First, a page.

5 On Top: Nicolas Cage Movies

attends a screening of Summit Entertainment's "Drive Angry 3D" at ArcLight Cinemas on February 22, 2011 in Hollywood, California.

Nicolas Cage has gotten a bad rap over the years, be it for his questionable role choices, or for his dry, monotone delivery. I once saw a short cartoon that pokes fun at Cage for his apparent inability to turn down much of anything that comes his way. In the cartoon, you see an animated version of Cage sitting in a chair, with text on the screen reading something to the effect of “Nicolas Cage After Reading Any Movie Script.” He looks up from the script and simply says, in his signature drawl, “Sure.” What is not questionable, however, is that the man has had some gems peppered about his resume throughout his long tenure in Hollywood. Here, five of his best movies (in my not-so-humble opinion) will be discussed. It’s not that these movies would be nothing without him, but Cage brings a quirky charm to these obvious selections (no, Raising Arizona did not make the list). So, without further adieu, I present in no particular order, five must-see Nicolas Cage movies… Continue reading

Mini Movie Reviews: No Escape

no_escape_ver7_xxlg

When I first saw the trailer for No Escape, I was intrigued enough to say “That’ll be one for RedBox,” and that’s precisely how I’m watching it as I write this. An action movie set on foreign soil, featuring Owen Wilson as the unlikely hero admittedly comes from more than a little out of left field, but I was still drawn to it. I rented the movie thinking it was going to be one of those turn-your-brain-off, over-the-top action flicks with a clear protagonist and villain, but it was more complex and actually packed a heavy message.  Continue reading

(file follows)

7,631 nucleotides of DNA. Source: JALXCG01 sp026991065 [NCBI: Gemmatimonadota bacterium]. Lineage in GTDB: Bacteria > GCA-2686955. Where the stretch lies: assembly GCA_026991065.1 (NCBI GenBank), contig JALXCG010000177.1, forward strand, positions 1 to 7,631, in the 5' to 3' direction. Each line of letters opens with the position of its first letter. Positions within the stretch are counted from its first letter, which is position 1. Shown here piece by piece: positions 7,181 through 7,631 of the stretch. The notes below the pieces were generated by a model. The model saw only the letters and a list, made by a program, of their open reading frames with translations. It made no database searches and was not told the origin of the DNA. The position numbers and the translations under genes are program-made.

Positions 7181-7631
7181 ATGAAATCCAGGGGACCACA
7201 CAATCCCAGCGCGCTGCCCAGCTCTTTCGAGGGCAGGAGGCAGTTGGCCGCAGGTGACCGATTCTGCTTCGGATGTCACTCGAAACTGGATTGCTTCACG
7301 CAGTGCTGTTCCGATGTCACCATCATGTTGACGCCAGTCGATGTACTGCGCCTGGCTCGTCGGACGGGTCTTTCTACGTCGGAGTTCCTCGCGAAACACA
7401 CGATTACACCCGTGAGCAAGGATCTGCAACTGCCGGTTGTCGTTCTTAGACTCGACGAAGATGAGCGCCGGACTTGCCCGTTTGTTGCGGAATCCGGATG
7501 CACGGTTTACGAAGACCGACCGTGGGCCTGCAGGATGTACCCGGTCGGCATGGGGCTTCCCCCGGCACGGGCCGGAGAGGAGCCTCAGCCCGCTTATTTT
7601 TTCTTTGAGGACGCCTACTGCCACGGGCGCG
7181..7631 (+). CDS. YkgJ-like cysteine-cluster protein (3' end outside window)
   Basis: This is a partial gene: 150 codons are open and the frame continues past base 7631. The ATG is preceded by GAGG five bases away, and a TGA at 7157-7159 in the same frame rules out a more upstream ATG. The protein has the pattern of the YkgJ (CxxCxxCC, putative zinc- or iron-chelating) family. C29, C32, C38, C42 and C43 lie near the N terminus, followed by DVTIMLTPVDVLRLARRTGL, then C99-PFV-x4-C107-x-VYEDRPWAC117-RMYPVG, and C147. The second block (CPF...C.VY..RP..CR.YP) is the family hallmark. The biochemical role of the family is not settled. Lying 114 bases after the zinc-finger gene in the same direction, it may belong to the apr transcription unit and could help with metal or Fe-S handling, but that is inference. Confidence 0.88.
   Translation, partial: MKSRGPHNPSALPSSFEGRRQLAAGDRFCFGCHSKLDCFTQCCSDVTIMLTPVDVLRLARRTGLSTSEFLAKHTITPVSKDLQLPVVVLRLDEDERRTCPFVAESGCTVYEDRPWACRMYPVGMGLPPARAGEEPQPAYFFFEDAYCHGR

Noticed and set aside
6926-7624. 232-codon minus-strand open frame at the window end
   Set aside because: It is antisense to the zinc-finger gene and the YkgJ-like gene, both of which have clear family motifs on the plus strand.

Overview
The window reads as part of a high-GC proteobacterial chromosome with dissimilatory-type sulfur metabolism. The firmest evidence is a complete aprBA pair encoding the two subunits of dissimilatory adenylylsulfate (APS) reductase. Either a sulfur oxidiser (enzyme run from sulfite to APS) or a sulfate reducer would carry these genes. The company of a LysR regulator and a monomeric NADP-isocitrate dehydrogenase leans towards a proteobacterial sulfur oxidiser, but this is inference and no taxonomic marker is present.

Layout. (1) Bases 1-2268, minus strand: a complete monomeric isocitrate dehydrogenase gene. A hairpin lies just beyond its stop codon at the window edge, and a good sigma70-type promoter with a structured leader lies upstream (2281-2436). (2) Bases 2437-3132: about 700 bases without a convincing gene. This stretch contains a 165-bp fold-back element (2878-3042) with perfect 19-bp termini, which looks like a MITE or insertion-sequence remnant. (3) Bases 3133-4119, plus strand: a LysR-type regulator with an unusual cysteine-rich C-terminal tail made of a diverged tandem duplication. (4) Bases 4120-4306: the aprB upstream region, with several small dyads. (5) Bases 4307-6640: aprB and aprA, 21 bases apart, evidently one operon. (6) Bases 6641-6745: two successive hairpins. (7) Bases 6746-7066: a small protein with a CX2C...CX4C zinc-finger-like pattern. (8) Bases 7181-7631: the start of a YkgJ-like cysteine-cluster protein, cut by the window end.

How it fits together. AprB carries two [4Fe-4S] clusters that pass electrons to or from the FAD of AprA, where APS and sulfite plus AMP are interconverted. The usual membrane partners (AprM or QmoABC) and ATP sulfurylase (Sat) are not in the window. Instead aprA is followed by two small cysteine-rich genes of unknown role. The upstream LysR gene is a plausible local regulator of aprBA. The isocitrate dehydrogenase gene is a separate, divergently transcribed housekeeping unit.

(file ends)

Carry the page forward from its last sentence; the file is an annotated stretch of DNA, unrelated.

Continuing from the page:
Mini Movie Reviews: The Secret Life of Pets

the-secret-life-of-pets-56378a2078351

I have a soft spot for adorable animated movies, so I was excited about The Secret Life of Pets from the moment I first saw the trailer. What better way to hook an audience than with a trailer that makes pet owners of all kinds shake with laughter and nod in agreement when they see pixelated depictions of the shenanigans (albeit greatly exaggerated ones) in which they imagine their non-human companions participate when those pets are left to their own devices. Pets is the story of Max (voiced by comedian Louis C.K.), a loyal pup whose world is turned upside down when his dog-loving owner brings home a large and graceless mongrel, with whom he is forced to share their Manhattan flat. Continue reading

Mini Movie Reviews: London Has Fallen

27698b1e6589f8bba63ae6c89858ac95

Welcome to the first edition of “Mini Movie Reviews” at The No Seatbelt Blog! I love movies more than most things in life, and when I write about them, I tend to be longwinded. I’m starting this series to present small, digestible reviews of movies that I enjoyed, but on which I don’t feel the need to compose a novel. I’m kicking the series off with London Has Fallen, the sequel to Olympus Has Fallen, which was one of two 2013 flicks that revolved around a terrorist attack on The White House (the other being White House Down). Continue reading